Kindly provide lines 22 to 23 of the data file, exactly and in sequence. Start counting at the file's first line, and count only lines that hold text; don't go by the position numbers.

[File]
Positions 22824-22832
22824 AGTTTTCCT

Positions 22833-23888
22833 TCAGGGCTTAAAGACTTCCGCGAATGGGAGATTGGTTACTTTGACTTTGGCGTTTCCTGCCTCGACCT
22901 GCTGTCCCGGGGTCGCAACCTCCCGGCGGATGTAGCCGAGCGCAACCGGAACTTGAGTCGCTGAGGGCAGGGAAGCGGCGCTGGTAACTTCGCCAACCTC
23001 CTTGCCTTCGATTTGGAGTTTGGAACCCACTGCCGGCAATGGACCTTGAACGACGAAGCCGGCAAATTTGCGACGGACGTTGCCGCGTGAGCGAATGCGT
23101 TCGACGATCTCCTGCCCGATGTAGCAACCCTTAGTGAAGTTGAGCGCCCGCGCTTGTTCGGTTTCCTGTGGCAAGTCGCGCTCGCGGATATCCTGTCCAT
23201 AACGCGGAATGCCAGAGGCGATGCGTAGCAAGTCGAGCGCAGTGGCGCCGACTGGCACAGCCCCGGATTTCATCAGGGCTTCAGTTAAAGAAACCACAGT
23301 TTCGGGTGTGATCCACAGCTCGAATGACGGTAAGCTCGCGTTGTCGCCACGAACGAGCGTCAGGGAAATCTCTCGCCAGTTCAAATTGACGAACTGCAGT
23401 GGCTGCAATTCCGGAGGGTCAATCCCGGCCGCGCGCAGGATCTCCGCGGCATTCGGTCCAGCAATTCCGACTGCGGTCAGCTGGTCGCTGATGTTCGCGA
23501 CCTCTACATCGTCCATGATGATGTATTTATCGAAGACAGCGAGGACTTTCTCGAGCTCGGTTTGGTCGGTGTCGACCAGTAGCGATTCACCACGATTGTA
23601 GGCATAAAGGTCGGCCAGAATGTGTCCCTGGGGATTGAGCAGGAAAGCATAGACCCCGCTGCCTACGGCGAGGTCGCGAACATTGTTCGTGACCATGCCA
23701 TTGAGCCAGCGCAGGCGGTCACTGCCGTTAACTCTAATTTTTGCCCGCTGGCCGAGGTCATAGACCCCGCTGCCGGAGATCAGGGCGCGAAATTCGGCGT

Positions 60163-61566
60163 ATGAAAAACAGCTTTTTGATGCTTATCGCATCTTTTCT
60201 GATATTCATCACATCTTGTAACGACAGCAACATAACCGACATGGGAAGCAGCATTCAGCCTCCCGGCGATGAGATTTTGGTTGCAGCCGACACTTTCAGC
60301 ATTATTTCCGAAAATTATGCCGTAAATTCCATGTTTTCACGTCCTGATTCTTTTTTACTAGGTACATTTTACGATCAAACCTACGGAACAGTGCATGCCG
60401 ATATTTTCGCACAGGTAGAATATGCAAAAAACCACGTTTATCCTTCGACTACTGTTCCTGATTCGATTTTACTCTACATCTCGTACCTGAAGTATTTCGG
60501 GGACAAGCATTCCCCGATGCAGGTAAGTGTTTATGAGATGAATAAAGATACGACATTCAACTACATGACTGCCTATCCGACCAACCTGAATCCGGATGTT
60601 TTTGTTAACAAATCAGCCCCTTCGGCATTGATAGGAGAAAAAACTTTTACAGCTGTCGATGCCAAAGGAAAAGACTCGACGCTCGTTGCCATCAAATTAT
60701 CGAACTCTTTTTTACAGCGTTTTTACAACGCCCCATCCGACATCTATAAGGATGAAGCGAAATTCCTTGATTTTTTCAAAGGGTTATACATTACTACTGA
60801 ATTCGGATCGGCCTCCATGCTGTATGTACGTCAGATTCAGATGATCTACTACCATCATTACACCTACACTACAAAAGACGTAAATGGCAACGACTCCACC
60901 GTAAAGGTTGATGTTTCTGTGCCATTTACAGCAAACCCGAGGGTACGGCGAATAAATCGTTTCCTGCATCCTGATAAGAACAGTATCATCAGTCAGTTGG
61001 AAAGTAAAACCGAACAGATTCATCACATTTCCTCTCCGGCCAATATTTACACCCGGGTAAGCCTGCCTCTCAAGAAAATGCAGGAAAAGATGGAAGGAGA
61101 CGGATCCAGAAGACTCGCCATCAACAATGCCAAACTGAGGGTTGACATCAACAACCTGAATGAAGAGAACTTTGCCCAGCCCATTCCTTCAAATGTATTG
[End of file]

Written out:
60801 ATTCGGATCGGCCTCCATGCTGTATGTACGTCAGATTCAGATGATCTACTACCATCATTACACCTACACTACAAAAGACGTAAATGGCAACGACTCCACC
60901 GTAAAGGTTGATGTTTCTGTGCCATTTACAGCAAACCCGAGGGTACGGCGAATAAATCGTTTCCTGCATCCTGATAAGAACAGTATCATCAGTCAGTTGG